Prostitution 'Circuit' Takes Girls Across North America
Nicky, an 18-year-old with red hair, blames her mother, who was a prostitute, for getting her into the sex trade at age 12.
She admits to being naive back then. Certainly she didn't know about the "circuit" used by those who procure children for sex - or where it would take her.
It didn't take long for her to find out.
Two years of earning money through sex in a Calgary bar flashed by. Then she found herself on the street as an independent or "renegade" prostitute. It was there she learned about how those who run the child sex trade in the United States and Canada operate the circuit.
She recalls the summer evening when a BMW with three men pulled up to her corner. Without warning they threw her into the trunk and took her to a hotel where they told her she would work for them in Seattle.
"I told them they would have to make me - and they did," she says. "They beat me unconscious. I ended up working on a Seattle street corner for three months. The entire time, there was this guy, sitting in a doorway on the other side of the street, with a gun pointed at me."
Nicky now works the streets on her own in Vancouver.
Like sheep led by vicious shepherds, children are being systematically moved by procurers along the "Pacific circuit" or prostitution "pipeline" that runs from Vancouver to the US West Coast - then west to Honolulu.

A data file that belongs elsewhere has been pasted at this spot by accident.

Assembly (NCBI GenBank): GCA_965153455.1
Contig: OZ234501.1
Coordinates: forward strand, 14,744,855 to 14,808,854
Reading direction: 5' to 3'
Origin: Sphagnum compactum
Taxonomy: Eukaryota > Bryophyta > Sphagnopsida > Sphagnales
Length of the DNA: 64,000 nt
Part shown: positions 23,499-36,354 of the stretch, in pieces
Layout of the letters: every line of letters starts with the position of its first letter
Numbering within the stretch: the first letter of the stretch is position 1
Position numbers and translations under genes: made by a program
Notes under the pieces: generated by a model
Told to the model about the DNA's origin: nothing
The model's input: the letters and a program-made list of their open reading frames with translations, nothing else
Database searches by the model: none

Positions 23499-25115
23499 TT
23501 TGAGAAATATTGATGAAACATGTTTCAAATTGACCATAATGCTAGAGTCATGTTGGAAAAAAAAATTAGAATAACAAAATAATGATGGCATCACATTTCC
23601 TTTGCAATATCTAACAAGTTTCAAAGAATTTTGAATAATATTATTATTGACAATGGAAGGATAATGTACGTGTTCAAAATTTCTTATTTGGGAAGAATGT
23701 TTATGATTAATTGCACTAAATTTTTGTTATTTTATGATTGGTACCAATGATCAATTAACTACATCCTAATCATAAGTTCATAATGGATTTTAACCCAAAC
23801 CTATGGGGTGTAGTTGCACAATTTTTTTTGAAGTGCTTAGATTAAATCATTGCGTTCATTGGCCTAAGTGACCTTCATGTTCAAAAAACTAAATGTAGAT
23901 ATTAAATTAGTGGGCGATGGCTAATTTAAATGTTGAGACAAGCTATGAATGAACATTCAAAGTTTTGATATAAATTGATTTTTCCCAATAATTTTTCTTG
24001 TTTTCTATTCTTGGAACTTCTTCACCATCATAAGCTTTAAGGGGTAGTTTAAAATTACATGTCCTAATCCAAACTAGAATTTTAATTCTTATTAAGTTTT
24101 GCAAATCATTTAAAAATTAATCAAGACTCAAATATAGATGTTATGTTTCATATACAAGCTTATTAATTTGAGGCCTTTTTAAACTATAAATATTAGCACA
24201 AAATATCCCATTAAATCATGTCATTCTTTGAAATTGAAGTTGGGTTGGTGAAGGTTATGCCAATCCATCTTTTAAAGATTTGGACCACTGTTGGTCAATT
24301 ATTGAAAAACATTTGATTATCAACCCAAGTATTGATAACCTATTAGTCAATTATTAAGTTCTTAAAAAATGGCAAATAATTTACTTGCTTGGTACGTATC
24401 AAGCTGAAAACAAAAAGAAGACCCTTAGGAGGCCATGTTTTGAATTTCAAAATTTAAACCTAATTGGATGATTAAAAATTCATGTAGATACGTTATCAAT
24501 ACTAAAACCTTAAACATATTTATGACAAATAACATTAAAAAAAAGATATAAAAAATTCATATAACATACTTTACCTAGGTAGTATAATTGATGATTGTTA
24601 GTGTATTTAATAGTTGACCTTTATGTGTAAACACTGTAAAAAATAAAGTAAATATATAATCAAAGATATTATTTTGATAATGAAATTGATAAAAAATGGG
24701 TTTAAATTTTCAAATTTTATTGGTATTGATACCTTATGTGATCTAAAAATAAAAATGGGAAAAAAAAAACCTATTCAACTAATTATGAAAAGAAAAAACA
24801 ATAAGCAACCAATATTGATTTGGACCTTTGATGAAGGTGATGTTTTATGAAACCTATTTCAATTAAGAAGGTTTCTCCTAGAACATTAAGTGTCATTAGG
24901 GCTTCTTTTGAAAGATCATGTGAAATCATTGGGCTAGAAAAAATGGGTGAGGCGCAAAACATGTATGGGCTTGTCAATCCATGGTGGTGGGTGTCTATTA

Business is brisk on the pipeline, says Robert Murphy, a US Border Patrol special agent in Blaine, Wash., whose job involves unravelling conspiracies to move youths across the US-Canada border for the sex trade.
"There is a trend during the summer for pimps to work their young victims west from Toronto and Calgary on to Vancouver - and then on south to the US, partly because the weather's better," he says. "The girls are often loaned from one pimp to another one in another city. And we have American pimps going up to Canada to recruit."
Up to 300,000 in North America
But Canada is hardly the major source of children for the North American sex trade. Despite a widespread belief that the trade is a sordid bit of back-alley life confined to Asia or certain streets in New York and Los Angeles, it's actually a lucrative and growing business in North America, police and social workers say. An estimated 100,000 to 300,000 children are in prostitution in the US and Canada.